The times are always a-changing
In recent years, although there have been changes for the better, concern about services for vulnerable pupils with diverse needs – who live across all sectors of society – continues to be a debated and disquieting issue among many parents and educationalists. What is more, in times of hardships and public cutbacks, this aspect of educational provision for our more disadvantaged children and young people can be seen as an easy target for financial constraint and staff reductions. A range of workable strategies are necessary to be employed to ensure that so many young persons do not come to perceive themselves as enduring failures.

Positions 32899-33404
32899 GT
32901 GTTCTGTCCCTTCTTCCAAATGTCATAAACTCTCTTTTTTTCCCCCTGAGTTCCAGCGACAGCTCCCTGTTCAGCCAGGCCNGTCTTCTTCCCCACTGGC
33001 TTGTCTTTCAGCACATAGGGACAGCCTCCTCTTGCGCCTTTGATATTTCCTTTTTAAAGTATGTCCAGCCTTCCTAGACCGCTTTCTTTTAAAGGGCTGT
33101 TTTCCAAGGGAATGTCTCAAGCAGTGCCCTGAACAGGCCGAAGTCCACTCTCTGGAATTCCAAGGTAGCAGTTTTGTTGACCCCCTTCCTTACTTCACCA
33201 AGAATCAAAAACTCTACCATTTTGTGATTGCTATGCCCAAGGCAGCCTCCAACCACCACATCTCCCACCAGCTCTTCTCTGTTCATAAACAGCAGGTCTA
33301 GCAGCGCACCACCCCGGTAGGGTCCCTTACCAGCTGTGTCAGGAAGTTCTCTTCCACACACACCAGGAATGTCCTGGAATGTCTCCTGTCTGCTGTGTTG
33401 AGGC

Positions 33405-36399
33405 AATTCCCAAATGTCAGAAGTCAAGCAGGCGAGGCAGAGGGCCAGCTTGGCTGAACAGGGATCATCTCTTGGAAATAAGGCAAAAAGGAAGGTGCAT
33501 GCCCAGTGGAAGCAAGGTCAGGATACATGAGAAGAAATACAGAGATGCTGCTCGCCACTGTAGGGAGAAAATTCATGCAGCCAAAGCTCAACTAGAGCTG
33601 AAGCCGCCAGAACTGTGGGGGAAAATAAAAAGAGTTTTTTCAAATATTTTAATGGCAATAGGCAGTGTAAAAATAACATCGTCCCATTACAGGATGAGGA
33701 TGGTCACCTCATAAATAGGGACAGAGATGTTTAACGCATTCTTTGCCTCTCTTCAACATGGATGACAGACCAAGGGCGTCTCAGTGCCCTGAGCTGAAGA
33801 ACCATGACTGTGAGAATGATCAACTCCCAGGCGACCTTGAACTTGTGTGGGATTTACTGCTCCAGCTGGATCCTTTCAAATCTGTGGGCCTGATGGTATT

Everyday attitudes about the characteristics of young learners alter and develop over time, as do conventional stances regarding how their educational provision should be managed. These modifications are due to many different factors such as the impact of research projects, developments in teaching methods and advances with regard to society’s views about the rights of children. Outlooks have evolved and perceptions become more nuanced in various ways. For instance, autism was once regarded as a very rare, one-dimensional and rather inexplicable disability. Nowadays, it is generally recognised as being much more prevalent and to be present across an extensive and complex spectrum disorder which includes intellectual, linguistic, social and behavioural dimensions. Other examples are improvements in assisting pupils displaying attention deficit hyperactivity disorder (ADHD) and Asperger Syndrome, with potential positive cognitive features such as creativity being acknowledged in relation to the former and high concentration and interest in a specific topic with the latter.